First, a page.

1). ‘I’m Not a Madoff’
We begin overseas in South Africa, where alleged swindler Barry Tannenbaum’s $1.8 billion Ponzi scheme now has some of its victims in trouble as well.
Bloomberg reports 17 suspects have been identified in the South African probe. More information needs to be gathered before charges can be brought, but investors in the alleged Ponzi scheme have also been investigated for non-compliance with tax laws.
According to the news service, Tannenbaum, 44, is thought to be in Australia.
In a comment that will surely live on when all is said and done, he claims he’s no Bernard Madoff, referring to the convicted swindler who is now in prison in the United States serving a 150-year sentence for running a $64 billion Ponzi scheme, thought to be the world’s largest.
2). Motherly Love
Shawn Merriman’s $20 million Ponzi scheme is not nearly the size of Tannenbaum’s transgression, but give him credit for chutzpah. This fraudster’s victims include his own mother, who asked the judge during the sentencing phase of the trial to “make him pay.” The judge obliged with 12 1/2 years.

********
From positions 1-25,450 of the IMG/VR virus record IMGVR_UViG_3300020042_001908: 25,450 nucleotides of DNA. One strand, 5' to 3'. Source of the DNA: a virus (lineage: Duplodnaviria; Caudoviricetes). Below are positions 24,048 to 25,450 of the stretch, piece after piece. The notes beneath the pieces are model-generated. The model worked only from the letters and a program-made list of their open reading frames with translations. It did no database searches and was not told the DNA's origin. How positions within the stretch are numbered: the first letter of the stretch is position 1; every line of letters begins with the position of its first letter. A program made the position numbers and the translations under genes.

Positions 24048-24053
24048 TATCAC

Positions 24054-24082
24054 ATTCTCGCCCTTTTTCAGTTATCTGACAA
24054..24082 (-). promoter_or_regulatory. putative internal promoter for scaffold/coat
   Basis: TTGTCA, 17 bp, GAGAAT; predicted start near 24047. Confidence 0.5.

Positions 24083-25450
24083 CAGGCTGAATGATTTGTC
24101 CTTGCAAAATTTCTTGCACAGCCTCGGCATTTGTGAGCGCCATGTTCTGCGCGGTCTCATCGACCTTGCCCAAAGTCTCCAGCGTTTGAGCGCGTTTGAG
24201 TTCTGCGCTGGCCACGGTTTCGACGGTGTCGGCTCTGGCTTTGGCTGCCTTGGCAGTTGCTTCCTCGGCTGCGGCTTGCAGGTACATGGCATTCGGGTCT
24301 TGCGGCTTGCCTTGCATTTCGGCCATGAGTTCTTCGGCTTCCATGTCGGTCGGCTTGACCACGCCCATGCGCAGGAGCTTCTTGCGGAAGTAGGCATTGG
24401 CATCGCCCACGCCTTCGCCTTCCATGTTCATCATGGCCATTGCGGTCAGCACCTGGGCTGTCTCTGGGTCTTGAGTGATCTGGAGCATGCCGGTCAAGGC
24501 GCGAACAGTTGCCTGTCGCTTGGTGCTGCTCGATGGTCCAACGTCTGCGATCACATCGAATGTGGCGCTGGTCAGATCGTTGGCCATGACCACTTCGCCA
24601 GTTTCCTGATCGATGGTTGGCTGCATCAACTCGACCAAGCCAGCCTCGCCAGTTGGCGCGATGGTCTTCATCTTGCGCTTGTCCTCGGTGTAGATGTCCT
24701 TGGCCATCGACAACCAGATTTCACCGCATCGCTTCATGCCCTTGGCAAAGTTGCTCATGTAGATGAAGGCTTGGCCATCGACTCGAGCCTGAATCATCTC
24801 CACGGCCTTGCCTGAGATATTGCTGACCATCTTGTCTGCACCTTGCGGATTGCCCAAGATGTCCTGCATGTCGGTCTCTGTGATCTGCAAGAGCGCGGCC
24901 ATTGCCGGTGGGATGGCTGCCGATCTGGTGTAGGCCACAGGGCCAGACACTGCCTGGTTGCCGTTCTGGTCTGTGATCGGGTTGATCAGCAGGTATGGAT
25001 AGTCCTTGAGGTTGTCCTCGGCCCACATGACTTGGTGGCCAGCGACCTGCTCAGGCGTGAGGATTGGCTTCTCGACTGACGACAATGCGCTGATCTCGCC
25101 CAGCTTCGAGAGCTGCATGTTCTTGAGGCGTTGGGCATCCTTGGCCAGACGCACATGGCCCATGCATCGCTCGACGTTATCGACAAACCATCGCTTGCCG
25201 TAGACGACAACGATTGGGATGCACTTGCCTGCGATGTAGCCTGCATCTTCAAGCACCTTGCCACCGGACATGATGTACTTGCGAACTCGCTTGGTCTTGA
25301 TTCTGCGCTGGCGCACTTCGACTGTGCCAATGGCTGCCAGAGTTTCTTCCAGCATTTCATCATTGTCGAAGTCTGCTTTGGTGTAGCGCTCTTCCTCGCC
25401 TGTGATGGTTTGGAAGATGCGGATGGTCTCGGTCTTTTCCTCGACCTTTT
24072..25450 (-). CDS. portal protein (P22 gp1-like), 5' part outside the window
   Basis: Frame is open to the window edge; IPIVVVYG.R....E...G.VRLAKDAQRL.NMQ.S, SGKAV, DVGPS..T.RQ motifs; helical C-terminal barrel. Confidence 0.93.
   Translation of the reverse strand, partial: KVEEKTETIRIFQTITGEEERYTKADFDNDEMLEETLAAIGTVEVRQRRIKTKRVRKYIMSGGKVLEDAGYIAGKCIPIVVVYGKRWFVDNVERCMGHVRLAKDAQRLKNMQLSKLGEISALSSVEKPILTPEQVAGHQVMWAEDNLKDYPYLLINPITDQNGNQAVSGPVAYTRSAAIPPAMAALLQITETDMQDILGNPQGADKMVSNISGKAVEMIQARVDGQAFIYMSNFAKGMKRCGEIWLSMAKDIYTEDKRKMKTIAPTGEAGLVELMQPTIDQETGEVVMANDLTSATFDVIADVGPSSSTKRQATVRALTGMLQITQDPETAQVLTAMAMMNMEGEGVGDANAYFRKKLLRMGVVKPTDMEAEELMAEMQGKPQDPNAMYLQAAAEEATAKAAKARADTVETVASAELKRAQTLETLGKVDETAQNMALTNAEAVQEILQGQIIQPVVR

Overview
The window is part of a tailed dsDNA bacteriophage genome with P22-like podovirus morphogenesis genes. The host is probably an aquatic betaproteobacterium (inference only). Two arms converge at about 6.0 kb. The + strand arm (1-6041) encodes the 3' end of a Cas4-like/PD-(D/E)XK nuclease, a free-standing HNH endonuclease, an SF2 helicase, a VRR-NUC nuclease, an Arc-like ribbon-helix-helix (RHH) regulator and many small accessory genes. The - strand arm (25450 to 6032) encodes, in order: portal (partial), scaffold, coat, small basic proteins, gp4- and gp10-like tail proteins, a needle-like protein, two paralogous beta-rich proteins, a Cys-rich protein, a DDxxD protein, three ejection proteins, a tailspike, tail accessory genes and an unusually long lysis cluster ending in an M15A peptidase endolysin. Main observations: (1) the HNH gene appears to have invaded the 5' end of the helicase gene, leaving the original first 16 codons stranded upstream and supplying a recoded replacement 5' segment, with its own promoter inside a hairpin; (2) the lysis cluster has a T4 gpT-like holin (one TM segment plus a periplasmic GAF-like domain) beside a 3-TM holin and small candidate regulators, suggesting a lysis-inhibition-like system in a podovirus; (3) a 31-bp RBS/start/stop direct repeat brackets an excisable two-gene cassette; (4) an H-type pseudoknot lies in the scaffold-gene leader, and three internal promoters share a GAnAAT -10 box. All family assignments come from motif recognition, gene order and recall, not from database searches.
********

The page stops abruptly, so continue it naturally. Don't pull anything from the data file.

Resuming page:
Interestingly, part of the severity of sentence hinged on advisor status.
U.S. District Court Judge Marcia Krieger rejected a key government claim that Merriman was not only a fund manager but an investment adviser, and thus deserved more time behind bars.
However, Krieger gave Merriman a harsher prison term than federal guidelines required, citing his betrayal of family, friends and church members, and the risk that he might reoffend.
“This gets into the confusion names and titles and the level of liability associated with each,” says Kathleen McBride, editor of Wealth Manager Web and a member of the Committee for the Fiduciary Standard, a group that advocates for the Investment Advisers Act of 1940 as the industry fiduciary standard. “If nothing else, if they call themselves an investment advisor, they have to have a third-party auditor and third-party custodian. They’ll have a fiduciary duty to clients that they will have to constantly prove. But if they act accordingly under the investment advisor label, they’ll be better protected against legal action.”
3). Kiss of Death
This strikes us as particularly appropriate: Frank Castaldi ran a $77 million Ponzi scheme for 22 years, and was sentenced to 23 years.
According to the Associated Press, Castaldi, once a respected member of the Chicago-area Italian community himself, sometimes targeted the elderly, widows and immigrants from Italy — many of whom were close friends of Castaldi who trusted him, U.S. District Judge John Darrah said.